Does your household have an emergency preparedness plan? If so, does it
include your pets? If you have pets, be sure to read further and learn how to make a comprehensive emergency contingency plan.
With natural and man-made disasters occurring more frequently, more and more households are now creating their own emergency preparedness plan. People are now aware of the importance of being prepared for such unwanted events. But is your disaster plan comprehensive? Does it include all members of your household? Does it include your pets?
While many families consider pets as part of the household, pets are often left out when planning for emergencies or natural disasters. As a result, there are many pets that are dislocated after disasters. You may have seen dramatic news stories about pets being reunited to their households after a disaster. But this should not happen, in the first place, if households come up with a comprehensive emergency preparedness plan that includes their pets.
When you prepare for disasters such as floods, earthquakes, tornadoes, and severe winter weather, do not forget to include provisions for your pet. As you stock up basic necessities for your family, such as food, water and medicines, you should also prepare a small travelling kit for your canine or feline household member. It does not necessarily have to be as comprehensive as the emergency kit of a child, but the provisions should be good for at least two weeks. Some supplies to include in your pet emergency kit: pet food (canned foods), a first aid kit (with pet-specific medical supplies), clean water, an extra leash or collar, and a blanket. It is also recommended that you stock up a small toy.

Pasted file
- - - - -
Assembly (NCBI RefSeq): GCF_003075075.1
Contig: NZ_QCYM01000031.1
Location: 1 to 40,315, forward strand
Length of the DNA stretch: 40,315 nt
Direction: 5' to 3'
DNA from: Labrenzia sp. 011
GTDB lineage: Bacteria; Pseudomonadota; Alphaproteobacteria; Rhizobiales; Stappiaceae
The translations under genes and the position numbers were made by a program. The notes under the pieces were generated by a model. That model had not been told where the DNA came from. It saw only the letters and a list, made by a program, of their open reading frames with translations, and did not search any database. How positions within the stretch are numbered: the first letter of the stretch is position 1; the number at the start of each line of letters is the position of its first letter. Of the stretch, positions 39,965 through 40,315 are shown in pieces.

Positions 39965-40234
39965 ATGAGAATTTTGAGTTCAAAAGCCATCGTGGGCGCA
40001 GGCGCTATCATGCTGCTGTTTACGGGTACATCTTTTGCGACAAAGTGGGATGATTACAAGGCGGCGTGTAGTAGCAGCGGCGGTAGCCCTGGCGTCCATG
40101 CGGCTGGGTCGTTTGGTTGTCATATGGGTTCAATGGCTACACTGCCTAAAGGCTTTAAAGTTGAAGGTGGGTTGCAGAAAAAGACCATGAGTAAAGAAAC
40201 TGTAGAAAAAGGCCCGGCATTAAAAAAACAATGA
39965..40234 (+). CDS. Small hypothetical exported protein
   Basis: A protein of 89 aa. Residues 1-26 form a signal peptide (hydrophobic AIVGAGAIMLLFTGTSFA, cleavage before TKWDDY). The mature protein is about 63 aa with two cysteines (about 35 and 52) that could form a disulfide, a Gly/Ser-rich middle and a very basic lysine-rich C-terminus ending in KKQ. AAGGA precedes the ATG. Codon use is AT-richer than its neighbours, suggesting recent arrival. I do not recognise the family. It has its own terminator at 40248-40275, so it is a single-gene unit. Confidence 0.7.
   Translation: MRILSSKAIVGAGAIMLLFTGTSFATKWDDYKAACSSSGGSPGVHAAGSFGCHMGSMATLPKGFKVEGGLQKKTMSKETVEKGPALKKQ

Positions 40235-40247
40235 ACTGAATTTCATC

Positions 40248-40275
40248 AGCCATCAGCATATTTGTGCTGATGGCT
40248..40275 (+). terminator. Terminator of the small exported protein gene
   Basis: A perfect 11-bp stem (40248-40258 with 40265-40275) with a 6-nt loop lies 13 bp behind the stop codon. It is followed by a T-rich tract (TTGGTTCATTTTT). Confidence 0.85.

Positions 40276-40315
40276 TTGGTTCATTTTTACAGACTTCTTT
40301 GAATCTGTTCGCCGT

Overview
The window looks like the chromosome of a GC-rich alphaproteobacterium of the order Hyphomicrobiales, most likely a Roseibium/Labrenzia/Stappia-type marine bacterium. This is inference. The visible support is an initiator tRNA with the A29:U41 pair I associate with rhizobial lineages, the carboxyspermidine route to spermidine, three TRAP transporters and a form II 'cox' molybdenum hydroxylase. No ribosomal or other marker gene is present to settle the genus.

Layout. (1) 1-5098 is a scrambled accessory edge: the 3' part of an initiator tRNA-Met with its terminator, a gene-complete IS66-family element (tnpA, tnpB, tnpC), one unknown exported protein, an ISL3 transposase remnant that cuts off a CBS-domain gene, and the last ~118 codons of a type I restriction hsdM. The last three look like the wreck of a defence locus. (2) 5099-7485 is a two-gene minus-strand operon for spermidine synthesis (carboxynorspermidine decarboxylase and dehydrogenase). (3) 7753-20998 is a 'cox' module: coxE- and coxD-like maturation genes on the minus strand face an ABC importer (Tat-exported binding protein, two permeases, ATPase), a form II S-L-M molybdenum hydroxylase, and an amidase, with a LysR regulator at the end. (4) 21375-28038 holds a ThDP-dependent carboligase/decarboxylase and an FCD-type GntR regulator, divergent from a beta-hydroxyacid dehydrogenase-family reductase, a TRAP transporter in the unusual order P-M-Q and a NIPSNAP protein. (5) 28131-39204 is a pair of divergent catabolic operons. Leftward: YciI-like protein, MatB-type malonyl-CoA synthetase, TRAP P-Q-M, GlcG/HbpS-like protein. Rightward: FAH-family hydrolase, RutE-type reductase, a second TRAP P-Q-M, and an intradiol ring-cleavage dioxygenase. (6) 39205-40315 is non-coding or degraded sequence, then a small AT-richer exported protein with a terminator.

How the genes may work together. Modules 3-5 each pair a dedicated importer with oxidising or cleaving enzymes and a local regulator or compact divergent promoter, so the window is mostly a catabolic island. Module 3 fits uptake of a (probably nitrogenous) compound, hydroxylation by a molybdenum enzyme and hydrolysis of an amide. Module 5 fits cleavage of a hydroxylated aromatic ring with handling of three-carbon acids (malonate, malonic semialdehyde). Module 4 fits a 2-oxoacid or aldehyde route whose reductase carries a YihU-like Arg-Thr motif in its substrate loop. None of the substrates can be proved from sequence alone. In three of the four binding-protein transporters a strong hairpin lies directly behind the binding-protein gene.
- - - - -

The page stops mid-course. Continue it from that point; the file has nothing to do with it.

Here are other things to include in your emergency preparedness plan:
- Designate caregivers and safe places to leave your pets in case of an emergency. Look for nearby places that will accommodate animals, especially in times of disasters – shelters, kennels, relatives or friends. Write them down along with your emergency contact numbers, so you have easy access to this information.
- Make sure your pet’s identification information is up-to-date. Regularly check collars, tags and badges. Include your pet’s medical needs and your contact info should it get lots during
- Shelter the pet indoors at the first warning of a disaster. In times of disasters, pets can become disoriented, agitated and cause them to wander away from home. At a time of a crisis, with all the other things to think about, you do not want to another trouble with a lost pet.
A disaster preparedness plan should not end with the planning stage. Regularly review your plan and rehearse it often so that you can execute it well when time comes. If you love your pet, you must include them in your emergency planning. You definitely don’t want to leave them out locked in the doghouse!